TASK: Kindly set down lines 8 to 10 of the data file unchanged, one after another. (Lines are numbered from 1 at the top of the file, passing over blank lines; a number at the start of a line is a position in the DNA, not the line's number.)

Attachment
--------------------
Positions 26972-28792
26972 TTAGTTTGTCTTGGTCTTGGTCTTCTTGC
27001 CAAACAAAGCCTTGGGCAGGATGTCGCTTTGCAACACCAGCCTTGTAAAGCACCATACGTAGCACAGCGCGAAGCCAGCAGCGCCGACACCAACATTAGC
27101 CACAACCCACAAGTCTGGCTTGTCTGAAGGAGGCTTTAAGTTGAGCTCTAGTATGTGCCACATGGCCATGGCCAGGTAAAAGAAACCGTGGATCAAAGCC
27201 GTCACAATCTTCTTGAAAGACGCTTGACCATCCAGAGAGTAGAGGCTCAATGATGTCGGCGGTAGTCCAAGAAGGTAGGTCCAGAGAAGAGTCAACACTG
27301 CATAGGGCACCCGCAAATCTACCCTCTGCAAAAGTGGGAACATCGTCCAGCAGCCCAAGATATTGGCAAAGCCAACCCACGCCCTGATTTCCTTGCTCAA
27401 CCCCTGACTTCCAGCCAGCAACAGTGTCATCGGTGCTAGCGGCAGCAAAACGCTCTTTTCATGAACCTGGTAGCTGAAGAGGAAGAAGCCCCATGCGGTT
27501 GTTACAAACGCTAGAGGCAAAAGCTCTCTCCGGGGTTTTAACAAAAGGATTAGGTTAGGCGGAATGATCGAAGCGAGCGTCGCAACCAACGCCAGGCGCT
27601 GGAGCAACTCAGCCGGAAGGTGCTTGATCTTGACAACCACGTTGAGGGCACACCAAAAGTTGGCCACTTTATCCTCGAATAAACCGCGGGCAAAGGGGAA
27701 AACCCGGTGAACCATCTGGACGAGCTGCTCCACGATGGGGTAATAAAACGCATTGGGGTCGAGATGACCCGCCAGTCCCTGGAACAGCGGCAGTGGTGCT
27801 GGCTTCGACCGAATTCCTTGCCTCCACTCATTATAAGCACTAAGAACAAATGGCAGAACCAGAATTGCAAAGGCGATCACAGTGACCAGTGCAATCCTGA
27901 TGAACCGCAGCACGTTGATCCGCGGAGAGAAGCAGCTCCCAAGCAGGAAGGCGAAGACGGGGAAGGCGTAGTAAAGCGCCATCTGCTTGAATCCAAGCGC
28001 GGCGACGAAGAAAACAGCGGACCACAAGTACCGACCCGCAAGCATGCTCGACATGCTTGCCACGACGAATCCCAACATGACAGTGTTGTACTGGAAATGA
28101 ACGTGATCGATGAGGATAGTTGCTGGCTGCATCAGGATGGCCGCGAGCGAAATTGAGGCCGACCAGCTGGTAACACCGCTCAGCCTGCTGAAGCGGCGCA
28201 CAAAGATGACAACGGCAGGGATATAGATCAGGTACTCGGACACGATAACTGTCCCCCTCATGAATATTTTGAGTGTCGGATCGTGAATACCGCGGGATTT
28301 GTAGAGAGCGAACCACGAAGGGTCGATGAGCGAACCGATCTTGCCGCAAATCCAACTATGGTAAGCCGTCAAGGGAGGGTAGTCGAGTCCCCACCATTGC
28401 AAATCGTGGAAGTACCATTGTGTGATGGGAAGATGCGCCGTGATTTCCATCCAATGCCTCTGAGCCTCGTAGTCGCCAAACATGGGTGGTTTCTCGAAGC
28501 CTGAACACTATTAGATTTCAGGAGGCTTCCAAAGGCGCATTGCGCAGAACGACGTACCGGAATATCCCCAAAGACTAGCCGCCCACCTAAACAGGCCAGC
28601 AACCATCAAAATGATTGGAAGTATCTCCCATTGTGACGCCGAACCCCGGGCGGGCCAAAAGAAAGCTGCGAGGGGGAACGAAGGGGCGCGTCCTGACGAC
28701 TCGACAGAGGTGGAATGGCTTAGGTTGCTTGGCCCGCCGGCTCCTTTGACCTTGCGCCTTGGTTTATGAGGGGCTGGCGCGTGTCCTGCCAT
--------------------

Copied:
27501 GTTACAAACGCTAGAGGCAAAAGCTCTCTCCGGGGTTTTAACAAAAGGATTAGGTTAGGCGGAATGATCGAAGCGAGCGTCGCAACCAACGCCAGGCGCT
27601 GGAGCAACTCAGCCGGAAGGTGCTTGATCTTGACAACCACGTTGAGGGCACACCAAAAGTTGGCCACTTTATCCTCGAATAAACCGCGGGCAAAGGGGAA
27701 AACCCGGTGAACCATCTGGACGAGCTGCTCCACGATGGGGTAATAAAACGCATTGGGGTCGAGATGACCCGCCAGTCCCTGGAACAGCGGCAGTGGTGCT